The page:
In this day and age, most loans are guaranteed with some kind of collateral simply because it improves the chances that the borrower will make payments on time so that he or she can get their stuff back. It also means that in the case that the borrower is unable to repay the loan, the lender at least receives some value out of the transaction. When attempting to build or rebuild your credit, you may have made a deposit for a loan or secured card or may have put up your house for a mortgage. However, these are just some of the traditional things that have been put up for collateral. There have been quite a few weird things used as an asset for a loan. Let’s take a look at the five weirdest things put up as collateral.
A recent trend has emerged in which pawnbrokers are allowing people to turn their expensive items in such as sunglasses, wallets, purses and other designer fare in exchange for a small, short-term loan. Of course, this make sense as many of these items are worth thousands of dollars. In fact, a Hermes bag is valued to be worth more and increase in value more than gold.
A pawnbroker based in London called Borro, is known to give out loans in exchange for rare items and is infamous for giving out loans of upward of $2 million. Some of these rare items have included a stamp collection for $126,000, Beatles memorabilia for $51,000 and a Fender guitar collection for $36,000.
A very strange loan deal was made by a Spanish bank in exchange for financing the Real Madrid soccer team. In exchange for financing the team, Real Madrid used Ricardo Izecson dos Santos Leite and Cristiano Ronaldo as collateral. The bank aided the team in financing both players’ acquisition, which totaled over $111 million. In the case that the bank went under or the team failed to pay, the players’ contracts would be given to the Central Bank of Europe.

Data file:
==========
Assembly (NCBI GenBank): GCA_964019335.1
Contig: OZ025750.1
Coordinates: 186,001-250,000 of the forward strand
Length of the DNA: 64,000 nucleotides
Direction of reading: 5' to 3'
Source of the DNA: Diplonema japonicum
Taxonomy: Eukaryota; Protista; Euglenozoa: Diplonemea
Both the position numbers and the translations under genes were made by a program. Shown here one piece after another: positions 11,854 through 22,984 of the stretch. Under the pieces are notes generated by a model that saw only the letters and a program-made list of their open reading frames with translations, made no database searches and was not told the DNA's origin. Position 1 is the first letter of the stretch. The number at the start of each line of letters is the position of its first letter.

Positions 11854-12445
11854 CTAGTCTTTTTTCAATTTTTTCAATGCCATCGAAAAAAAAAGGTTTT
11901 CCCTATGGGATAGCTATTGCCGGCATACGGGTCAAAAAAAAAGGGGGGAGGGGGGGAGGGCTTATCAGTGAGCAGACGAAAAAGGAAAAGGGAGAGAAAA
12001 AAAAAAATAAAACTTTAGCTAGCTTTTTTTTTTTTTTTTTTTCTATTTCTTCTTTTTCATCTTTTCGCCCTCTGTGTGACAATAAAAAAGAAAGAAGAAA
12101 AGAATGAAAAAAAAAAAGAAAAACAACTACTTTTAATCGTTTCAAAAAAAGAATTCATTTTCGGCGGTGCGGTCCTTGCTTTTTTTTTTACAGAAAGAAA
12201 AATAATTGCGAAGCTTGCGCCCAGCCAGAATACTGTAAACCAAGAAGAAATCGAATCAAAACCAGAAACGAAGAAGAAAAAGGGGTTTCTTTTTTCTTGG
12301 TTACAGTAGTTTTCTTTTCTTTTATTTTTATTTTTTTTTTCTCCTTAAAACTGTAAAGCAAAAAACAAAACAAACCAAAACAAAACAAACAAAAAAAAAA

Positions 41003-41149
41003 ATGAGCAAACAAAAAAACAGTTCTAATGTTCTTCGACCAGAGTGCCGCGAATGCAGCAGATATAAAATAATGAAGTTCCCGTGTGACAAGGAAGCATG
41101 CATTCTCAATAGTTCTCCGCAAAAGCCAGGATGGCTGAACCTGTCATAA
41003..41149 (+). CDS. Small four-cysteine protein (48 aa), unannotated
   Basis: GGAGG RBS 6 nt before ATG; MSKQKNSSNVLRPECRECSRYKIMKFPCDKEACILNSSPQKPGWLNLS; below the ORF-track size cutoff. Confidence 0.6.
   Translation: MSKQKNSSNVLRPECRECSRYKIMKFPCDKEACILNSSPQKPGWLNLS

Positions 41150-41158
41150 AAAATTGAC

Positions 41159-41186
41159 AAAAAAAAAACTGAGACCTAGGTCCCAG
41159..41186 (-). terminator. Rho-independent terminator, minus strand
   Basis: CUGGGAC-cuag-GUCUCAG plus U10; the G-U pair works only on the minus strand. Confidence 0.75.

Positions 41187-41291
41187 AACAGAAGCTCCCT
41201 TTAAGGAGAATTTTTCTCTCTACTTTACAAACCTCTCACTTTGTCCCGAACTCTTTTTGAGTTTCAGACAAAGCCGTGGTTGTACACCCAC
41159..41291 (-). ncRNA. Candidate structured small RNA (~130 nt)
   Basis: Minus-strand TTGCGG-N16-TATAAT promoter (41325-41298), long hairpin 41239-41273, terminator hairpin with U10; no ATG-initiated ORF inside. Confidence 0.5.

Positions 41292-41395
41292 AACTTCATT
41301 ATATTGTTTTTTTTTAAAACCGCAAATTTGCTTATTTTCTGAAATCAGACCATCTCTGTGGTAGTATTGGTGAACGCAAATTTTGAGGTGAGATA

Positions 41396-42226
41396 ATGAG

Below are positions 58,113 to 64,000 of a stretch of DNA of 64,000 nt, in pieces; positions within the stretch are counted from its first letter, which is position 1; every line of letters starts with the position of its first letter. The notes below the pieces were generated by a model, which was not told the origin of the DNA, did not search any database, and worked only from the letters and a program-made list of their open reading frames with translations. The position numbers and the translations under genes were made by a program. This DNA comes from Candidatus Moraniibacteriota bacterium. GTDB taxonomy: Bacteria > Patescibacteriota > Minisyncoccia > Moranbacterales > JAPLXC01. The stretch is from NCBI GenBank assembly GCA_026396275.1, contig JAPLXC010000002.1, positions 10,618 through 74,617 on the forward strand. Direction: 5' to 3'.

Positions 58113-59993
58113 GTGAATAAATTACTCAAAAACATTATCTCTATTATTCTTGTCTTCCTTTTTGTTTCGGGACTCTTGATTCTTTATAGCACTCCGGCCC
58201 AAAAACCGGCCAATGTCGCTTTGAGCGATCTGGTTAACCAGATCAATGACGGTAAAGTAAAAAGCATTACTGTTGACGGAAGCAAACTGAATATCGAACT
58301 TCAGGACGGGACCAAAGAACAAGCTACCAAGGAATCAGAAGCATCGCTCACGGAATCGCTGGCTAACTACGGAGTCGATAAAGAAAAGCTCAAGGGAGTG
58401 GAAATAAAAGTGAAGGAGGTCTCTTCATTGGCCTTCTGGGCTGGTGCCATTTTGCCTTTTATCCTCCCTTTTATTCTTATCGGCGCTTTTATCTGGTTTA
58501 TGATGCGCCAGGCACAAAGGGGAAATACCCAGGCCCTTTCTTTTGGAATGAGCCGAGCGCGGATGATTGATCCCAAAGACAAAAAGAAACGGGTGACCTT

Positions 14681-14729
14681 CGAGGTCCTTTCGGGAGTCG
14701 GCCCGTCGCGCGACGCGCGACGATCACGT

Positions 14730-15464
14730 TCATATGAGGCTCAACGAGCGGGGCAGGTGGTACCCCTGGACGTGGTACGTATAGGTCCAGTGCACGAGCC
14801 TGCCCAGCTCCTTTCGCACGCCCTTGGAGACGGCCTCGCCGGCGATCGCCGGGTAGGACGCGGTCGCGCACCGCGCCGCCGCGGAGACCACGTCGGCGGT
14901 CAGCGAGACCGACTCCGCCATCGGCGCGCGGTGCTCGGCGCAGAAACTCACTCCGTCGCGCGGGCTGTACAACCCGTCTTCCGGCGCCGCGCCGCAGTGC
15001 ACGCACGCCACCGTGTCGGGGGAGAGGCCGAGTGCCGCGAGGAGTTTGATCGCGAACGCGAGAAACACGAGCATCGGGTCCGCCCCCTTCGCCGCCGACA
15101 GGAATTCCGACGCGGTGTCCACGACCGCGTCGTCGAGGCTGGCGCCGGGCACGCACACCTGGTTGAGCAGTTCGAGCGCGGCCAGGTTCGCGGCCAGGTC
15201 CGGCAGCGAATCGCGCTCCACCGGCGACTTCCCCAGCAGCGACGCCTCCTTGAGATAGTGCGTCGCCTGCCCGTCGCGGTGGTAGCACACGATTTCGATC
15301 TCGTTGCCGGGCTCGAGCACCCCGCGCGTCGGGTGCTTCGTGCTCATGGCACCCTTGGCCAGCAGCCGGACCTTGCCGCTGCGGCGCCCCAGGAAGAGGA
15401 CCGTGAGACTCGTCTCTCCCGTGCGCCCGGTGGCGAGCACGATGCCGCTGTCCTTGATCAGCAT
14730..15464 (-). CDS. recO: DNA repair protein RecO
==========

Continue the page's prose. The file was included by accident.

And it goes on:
One of the biggest assets that a company owns is its intellectual property. This is even more the case in the age of the Internet where information is considered to be incredibly important. In this regard, it makes sense that a patent would be able to be put up as collateral. However, the tricky part is determining the value of an idea. Perhaps because of this, there has only been one case where a patent was put up as collateral. A manufactured goods company was able to get a $125,000 loan in exchange for putting up five of their patents as collateral. Ironically, the company owners needed a loan to finance the suing of another company for alleged patent infringement. Although they luckily won, it would have been quite interesting if they didn’t.
Animals are actually quite commonly put up as collateral. In Louisiana, one lender that offers truck and car loans once took a cat as collateral. That being said, it wasn’t any ordinary house cat, but a purebred show cat. Additionally, race horses are often used as an asset for securing a loan. In fact, a winning thoroughbred can secure a loan worth thousands of dollars. In some cases, it is the horse itself put up as collateral and in other cases it is simply the breeding rights of the horse. Lastly, in Zimbabwe a small lender accepts cattle as a form of collateral. However, if the loan is not repaid within two years the cattle will be returned.